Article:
NRA Coffman campaign in gun-rattled Aurora could backfire

[dropcap]I[/dropcap]f you live in Aurora, chances are you found a glossy mailer on your doorstep last week. (In a Congressional district as tight as the 6th, leafing through stacks of campaign mailers is now part of your daily routine.) And if you’re one of the few who actually read everything that gets dropped on your doorstep, you came across the NRA Political Victory Fund’s recent endorsement of Republican Mike Coffman for Congress.

The mailer, styled like a report card, gives Coffman an A rating for his commitment to stopping the “Obama/Bloomberg gun control agenda,” followed by a list of items Coffman opposes. The list includes some real things and some made-up things.

The first, “The United Nations Gun Ban Treaty,” presumably refers to the UN Arms Treaty, which the Obama administration signed along with 114 other countries in 2013. The treaty is not in any way a “gun ban,” as Mike Weissner, the gun guy at Huffington Post, explains. It has no effect on a sovereign country’s domestic laws (like the 2nd Amendment!) Iran, Syria and North Korea were the only countries to vote against the treaty.

The other items Coffman “strongly opposes and will fight against” include: bans on guns, ammunition and gun shows; a federal gun registration database; and requiring government approval for gun sales between lifelong friends and family members. These include Colorado’s new loop-hole free universal background check and magazine limit laws.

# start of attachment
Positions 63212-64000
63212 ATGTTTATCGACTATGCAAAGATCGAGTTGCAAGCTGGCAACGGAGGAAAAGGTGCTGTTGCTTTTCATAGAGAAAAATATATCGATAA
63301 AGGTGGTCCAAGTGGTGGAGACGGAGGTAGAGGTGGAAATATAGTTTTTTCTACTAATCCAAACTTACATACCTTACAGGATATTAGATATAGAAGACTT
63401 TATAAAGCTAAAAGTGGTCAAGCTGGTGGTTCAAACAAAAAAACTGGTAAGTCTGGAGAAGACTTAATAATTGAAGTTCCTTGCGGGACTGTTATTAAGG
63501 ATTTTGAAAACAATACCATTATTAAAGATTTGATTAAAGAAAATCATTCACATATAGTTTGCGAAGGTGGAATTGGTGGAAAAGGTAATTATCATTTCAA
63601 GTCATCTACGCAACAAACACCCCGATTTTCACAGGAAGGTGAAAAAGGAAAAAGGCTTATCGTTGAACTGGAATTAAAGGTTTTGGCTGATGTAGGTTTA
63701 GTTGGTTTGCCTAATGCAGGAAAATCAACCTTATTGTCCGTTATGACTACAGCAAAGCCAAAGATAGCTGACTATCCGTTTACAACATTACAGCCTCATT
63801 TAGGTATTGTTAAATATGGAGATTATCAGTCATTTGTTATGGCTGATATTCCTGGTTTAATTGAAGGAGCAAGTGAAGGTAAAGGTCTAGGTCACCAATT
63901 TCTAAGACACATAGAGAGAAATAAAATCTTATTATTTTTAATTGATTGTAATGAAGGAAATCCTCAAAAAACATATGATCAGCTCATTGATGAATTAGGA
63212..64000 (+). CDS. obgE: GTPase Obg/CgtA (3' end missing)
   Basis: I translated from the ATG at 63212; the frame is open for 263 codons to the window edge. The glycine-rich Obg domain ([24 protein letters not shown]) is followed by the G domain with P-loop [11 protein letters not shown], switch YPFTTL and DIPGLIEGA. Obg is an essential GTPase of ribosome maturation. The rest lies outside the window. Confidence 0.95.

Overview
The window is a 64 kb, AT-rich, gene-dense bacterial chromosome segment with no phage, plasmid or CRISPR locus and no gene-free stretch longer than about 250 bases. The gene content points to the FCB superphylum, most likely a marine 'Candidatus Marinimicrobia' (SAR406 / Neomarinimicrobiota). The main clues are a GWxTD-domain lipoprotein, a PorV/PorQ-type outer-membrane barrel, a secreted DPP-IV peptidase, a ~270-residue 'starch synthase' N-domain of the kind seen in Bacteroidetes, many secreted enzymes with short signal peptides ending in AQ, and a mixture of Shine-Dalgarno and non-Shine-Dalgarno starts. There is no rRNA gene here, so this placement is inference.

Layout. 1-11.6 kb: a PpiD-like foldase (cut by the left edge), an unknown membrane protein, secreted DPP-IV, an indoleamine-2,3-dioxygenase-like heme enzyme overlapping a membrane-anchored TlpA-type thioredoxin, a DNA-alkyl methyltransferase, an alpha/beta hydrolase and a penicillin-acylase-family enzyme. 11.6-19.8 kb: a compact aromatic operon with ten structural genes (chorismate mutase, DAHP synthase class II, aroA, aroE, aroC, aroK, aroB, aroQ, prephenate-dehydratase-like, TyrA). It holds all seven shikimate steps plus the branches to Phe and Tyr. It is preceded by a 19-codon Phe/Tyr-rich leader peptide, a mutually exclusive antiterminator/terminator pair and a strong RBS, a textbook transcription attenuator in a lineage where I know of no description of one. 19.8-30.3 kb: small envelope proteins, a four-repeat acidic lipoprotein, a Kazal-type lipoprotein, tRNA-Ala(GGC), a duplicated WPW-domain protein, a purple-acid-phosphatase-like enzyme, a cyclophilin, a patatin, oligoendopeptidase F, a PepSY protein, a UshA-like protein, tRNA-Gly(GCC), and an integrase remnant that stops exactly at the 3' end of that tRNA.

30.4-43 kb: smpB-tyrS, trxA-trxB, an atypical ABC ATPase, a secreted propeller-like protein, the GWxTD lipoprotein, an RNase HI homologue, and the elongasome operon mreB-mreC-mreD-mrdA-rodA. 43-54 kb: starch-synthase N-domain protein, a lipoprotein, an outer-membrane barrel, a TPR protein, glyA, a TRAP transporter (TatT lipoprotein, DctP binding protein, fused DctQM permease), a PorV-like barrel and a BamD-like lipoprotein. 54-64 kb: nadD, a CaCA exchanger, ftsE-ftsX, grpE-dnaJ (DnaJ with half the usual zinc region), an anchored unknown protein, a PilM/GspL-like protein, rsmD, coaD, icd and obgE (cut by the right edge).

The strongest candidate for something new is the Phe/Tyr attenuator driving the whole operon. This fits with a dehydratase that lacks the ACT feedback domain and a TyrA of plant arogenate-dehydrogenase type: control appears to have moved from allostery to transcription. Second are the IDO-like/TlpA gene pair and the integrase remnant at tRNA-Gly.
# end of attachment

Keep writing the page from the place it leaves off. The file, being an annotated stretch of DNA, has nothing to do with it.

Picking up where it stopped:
The mailer touting Coffman’s gun rights bonafides is based on an assumption made by the NRA that hardline anti-gun control stands are embraced by voters in Aurora. But that’s no safe assumption.

Aurora was the setting two summers ago of the horrific movie theater that made national headlines. It is also home to high-level everyday gun violence. Aurora has a 4 percent higher murder rate than does the country at large.

Granted, the read on popular support for gun control in Colorado is confusing. In 2013, Democratic lawmakers successfully passed basic gun laws. Then voters recalled two state senators who spearheaded the effort. Polling shows most people oppose gun control on principle but support specific policy provisions when they hear them spelled out in plain English.

The NRA Coffman mailers are no sure bet.